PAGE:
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In a Nutshell: Intrinsic Motivation

Jul 23, 2014

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Daniel H. Pink published the bestselling business book “Drive: The Surprising Truth About What Motivates Us” (2009), which provides a comprehensive summary of nearly half a century of scientific research on human motivation, and suggests an apparent “mismatch between what science knows and what business does.”
The book is not seen so much as a radically new or ground-breaking set of ideas in itself, but is an excellent exploration of current motivational theories and a recapping of past research including Maslow, Herzberg, and McGregor.

Pink is perhaps best known for launching the three key principles of intrinsic motivation into the public spotlight: autonomy, mastery, and purpose. These terms (including "intrinsic motivation") are essentially a revamping of the core parts of self-determination theory (SDT), initially developed by Edward L. Deci and Richard M. Ryan in the 1970s and expanded by others, which is a theory of human motivation concerned with three basic psychological needs: autonomy, competence, and relatedness. (SDT is described by Pink on pages 68-71.)

Awareness surrounding the importance of intrinsic motivation was initially spread to the broader public by Pink’s influential TEDTalk: The Puzzle of Motivation (2009), one of a small group of TEDTalks to have amassed more than 1 million views on the TED website.

Overview:

Pink suggests that the literature on human motivation can be split into 3 distinct categories:

  • Motivation 1.0 (basic needs; physiological and survival-based)
  • Motivation 2.0 (external reward or punishment; extrinsic) — or "Type X" behaviour
  • Motivation 3.0 (self-selected; intrinsic) — or "Type I" behaviour

Intrinsic motivation is comprised of three main parts:

  • Autonomy: the desire to direct our own lives.
  • Mastery: growing and developing in something that matters.
  • Purpose: a reason for the work to be done that connects to a larger meaning.

To put these ideas into context, Pink discusses the recent transition from “algorithmic” to “heuristic” work. The former category has a clear, established set of instructions, like the kind performed by a grocery checkout clerk, while the latter requires adaptation and creativity, like the kind performed by advertisers working on a new product campaign. Pink brings to light experiments showing how a financial incentive (extrinsic) can act as an effective performance aid for simple algorithmic work but can actually act as a performance inhibitor when the task is of a heuristic nature (intrinsic).

In the age of the knowledge worker, Pink says that companies must find ways to embrace intrinsic motivation if they want to compete for the brightest talent and get the best out of their people, otherwise they will find themselves made obsolete over the coming decades by companies willing to offer employees more control, opportunities to grow, and to contribute to the world in more meaningful ways.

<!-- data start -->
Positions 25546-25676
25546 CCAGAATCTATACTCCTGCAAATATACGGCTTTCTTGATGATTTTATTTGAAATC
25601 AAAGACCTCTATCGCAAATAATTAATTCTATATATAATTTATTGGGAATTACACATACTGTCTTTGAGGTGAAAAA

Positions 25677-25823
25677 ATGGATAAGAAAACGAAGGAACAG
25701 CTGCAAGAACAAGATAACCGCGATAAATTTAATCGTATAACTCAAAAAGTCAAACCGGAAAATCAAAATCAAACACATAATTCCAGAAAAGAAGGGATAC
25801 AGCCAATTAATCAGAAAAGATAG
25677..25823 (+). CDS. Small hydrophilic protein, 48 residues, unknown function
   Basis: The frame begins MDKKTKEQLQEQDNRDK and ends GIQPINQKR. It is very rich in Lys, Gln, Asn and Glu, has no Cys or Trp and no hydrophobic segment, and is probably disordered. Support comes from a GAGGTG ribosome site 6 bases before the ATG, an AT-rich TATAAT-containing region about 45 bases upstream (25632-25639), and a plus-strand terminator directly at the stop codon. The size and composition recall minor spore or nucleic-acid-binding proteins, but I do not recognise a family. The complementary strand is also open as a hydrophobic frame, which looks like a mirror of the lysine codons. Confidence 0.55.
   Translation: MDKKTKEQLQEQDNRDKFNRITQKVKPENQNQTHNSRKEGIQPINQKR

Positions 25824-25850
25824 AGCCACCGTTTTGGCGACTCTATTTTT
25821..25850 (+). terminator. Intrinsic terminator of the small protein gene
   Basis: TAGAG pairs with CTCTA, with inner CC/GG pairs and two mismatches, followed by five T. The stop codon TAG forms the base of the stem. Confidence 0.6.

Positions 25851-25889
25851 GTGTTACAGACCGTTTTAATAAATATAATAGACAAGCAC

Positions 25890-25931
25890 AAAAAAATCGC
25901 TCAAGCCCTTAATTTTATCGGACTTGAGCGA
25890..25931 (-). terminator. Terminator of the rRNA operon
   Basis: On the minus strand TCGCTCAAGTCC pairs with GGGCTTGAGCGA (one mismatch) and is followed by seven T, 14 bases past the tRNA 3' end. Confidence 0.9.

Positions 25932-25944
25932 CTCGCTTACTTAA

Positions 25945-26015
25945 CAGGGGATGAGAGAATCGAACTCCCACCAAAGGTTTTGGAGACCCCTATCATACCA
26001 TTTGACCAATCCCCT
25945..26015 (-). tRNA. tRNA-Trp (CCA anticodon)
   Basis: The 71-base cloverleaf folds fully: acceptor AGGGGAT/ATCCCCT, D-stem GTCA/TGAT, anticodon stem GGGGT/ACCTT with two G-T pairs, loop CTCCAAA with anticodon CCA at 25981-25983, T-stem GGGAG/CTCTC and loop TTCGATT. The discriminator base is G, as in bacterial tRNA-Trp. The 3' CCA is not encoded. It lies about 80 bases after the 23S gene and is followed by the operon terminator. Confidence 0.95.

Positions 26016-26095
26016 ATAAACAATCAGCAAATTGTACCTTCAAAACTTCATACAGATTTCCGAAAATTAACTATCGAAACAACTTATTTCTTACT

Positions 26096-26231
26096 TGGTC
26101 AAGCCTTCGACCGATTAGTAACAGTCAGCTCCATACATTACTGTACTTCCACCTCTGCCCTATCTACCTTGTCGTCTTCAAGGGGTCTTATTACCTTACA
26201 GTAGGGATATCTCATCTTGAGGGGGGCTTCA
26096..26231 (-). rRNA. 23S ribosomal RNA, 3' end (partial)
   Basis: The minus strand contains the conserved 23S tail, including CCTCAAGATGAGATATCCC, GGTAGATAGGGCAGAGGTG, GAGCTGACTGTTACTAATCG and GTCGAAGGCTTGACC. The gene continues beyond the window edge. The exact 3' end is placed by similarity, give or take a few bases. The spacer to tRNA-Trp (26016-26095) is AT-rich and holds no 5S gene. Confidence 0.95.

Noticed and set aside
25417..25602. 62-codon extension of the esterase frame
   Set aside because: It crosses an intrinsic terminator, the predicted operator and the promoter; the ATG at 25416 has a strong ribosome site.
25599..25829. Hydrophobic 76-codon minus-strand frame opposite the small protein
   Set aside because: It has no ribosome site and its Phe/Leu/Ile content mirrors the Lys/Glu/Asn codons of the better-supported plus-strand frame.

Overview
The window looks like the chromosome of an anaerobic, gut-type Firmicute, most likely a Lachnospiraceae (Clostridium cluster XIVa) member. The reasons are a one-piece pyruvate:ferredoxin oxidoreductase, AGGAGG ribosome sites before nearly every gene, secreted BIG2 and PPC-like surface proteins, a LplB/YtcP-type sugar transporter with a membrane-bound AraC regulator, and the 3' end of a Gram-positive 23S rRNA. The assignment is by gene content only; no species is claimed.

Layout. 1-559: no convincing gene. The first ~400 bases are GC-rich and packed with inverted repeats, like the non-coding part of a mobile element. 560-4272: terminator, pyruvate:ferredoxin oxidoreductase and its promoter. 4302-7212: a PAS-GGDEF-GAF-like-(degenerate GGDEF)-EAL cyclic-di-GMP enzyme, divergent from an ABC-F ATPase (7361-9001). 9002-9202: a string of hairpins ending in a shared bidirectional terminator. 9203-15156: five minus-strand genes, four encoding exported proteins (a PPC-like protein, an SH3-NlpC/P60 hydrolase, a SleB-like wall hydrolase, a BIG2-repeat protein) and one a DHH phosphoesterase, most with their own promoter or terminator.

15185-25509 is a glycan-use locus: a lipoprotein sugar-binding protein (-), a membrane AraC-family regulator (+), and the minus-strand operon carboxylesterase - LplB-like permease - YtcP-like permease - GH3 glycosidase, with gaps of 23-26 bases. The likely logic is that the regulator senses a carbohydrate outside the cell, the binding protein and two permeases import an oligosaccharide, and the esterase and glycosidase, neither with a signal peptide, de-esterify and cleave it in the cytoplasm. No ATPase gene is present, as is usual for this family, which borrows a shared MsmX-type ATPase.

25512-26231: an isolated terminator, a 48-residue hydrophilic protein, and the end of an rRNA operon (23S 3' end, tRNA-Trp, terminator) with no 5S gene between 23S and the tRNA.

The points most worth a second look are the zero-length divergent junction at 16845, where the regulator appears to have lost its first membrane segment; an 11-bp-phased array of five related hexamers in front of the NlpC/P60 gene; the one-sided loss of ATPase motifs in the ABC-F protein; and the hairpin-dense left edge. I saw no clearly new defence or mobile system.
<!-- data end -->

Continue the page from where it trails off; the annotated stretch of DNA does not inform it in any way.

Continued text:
Even though intrinsic motivation is considered to be a more sustainable form of motivation than extrinsic motivation, corporations still tend to focus largely on external rewards to motivate workers. Why? Pink suggests it is mainly because it has always been this way (a relic of the industrial age), also because it is relatively easy in practice to implement, and because it would seem to make sense to reward the kinds of behaviours you want more of and punish the behaviours you want less of, otherwise known as the “carrot-and-stick” approach.

A great case study used by Pink to cast doubt on the "rational" carrot-and-stick approach is the emergence of Wikipedia. Putting the business models of Wikipedia and Microsoft's Encarta side-by-side in 1995, few would have expected the version in which subject matter experts paid for their contributions would lose out to a model in which everyday people were asked to give up their time for free — and potentially leave the website riddled with inaccuracy. The crowd-sourced Wikipedia should never have succeeded in a traditional economics model where people are viewed as rational, "profit-driven maximisers," but that’s exactly why Pink argues that businesses are operating on an incomplete model that fails to account for our basic psychological make-up — neglecting to see people as emotional, "purpose-driven maximisers."

Pink details several progressive companies’ attempts to embrace intrinsic motivation in the workplace and the benefits it can offer to engagement, retention, productivity, innovation and profit.

In keeping with the rise of disruptive social media platforms like Twitter, Pink summarises his book on page 218 for those looking to distil the message into a tweet: “Carrots & sticks are so last century. Drive says for 21st century work, we need to upgrade to autonomy, mastery & purpose.”

Sources:

  • Drive: The Surprising Truth About What Motivates Us (2009), Daniel H. Pink
  • Dan Pink: The puzzle of motivation | Talk Video | TED.com
  • Drive | Daniel H. Pink (Danpink.com)

This article offers an expanded description of the summary listed in our post 40 Must-Know HR, OD, L&D Models.

Topics: Human Resources- Motivators & Drivers- Business Models ("Nutshell" Series)

Theo Winter

Theo Winter

Client Services Manager, Writer & Researcher. Theo is one of the youngest professionals in the world to earn an accreditation in TTI Success Insight's suite of psychometric assessments. For more than a decade, he worked with hundreds of HR, L&D and OD professionals and consultants to improve engagement, performance and emotional intelligence of leaders and their teams. He authored the book "40 Must-Know Business Models for People Leaders."

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